Recently I watched a TED Talk by Susan Cain about the power of introverts, and something she said really stuck with me. She spoke about small talk and how she, as an introvert, avoids it as much as possible.
This sat with me because I have always swayed away from engaging in small talk. Be it on a first date, in the grocery store, water cooler chats at the office, or god forbid, networking.
I took some time this week to really sit with this thought. Why do I dislike small talk so much? Why do I avoid it when it seems a necessary part of human contact in today’s world?
Although not obvious, I am an introvert. I often find being in the company of others taxing to my energy. It doesn’t mean I don’t enjoy being around others, I just need regular breathers in between.
There are two main reasons for my distaste towards small talk – meaning and energy.
To me, life has more meaning and people are more interesting. I want to know your passions, your dreams, your fears, your goals. I want to know the places you have been and the places you plan to go to. I want to know how you can enrich my life and how I can enrich yours. I want to teach and be taught. I am not interested in discussing the lovely summer we are having.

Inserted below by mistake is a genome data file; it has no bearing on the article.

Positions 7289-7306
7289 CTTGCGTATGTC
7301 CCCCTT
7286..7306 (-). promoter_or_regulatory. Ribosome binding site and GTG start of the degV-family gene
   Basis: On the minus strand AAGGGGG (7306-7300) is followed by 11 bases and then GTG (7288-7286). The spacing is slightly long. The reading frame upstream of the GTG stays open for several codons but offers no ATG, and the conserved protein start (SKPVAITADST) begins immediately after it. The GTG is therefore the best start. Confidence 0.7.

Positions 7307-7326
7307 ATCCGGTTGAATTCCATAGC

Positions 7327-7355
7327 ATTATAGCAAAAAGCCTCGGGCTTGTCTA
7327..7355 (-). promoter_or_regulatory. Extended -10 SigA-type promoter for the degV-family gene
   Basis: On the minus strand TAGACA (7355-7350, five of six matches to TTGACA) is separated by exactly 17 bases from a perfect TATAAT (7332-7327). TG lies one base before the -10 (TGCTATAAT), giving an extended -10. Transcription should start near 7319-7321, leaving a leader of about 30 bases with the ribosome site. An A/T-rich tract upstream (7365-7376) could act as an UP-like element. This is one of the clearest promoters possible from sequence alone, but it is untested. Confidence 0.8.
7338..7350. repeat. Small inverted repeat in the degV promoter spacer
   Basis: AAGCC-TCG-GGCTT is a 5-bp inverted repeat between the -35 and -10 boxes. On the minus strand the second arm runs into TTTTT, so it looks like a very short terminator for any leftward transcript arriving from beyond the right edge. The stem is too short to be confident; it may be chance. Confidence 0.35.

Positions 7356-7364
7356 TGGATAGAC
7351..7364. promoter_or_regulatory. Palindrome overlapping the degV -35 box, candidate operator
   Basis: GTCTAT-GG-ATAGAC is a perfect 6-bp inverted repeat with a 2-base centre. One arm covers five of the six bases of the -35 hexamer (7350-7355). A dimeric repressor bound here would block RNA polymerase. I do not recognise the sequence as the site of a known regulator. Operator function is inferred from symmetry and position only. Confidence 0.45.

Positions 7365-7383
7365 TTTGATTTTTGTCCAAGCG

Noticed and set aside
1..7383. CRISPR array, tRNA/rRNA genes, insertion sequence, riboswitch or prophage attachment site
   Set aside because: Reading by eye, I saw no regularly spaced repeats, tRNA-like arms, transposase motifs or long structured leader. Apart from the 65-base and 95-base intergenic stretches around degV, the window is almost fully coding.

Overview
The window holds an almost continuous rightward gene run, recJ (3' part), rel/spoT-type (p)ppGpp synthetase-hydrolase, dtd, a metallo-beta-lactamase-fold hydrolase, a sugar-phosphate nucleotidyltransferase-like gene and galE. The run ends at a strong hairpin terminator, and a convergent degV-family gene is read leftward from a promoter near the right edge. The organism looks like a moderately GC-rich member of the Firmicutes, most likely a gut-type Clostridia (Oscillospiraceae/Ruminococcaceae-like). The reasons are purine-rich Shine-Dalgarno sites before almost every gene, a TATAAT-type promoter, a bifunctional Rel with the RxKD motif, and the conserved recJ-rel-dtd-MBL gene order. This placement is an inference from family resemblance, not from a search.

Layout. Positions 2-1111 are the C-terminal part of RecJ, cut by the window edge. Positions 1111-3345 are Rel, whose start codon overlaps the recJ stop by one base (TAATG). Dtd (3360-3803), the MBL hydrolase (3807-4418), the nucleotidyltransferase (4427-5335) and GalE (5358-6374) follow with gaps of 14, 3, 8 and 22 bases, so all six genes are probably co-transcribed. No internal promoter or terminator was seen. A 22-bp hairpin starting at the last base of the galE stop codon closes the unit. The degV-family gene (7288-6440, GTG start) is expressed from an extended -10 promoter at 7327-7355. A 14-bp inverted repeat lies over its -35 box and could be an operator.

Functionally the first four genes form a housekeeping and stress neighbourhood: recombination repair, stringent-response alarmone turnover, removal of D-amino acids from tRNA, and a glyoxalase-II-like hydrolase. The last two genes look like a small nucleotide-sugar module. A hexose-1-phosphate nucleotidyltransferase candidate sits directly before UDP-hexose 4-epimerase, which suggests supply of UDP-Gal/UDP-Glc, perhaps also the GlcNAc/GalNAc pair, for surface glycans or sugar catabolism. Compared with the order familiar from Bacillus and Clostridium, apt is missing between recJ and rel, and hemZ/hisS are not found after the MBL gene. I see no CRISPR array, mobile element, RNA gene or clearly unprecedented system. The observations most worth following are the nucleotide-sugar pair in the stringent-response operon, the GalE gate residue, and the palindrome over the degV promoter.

I have become very wary of my energy and how I choose to use it. This is primarily because of the space I am in right now, I don’t have much of it to give. I am more conscious about what drains it, and have come to realize that small talk is one of those things.
I am fascinated with the way people think, where they come from, their background, their beliefs, their stories, and what makes them tick. To me these are the conversations that bond people, that instigate change, that feed souls, that are worthwhile.
I am a very reflective person and at the same time very self critical. Anything I feel or believe that goes against the ebb and flow of society, I question and scold myself for. And so naturally, my distaste for small talk became a flaw of mine that I wished to change.
But listening to what Susan had to say on the topic gave some much needed context to my aversion to this social norm.
It’s been a test for me. A learning experience on the value in setting personal boundaries. It’s something I intend to work on from now, and so if you notice me reducing the amount of small talk I engage in, it’s nothing personal to you. It’s simply me protecting myself.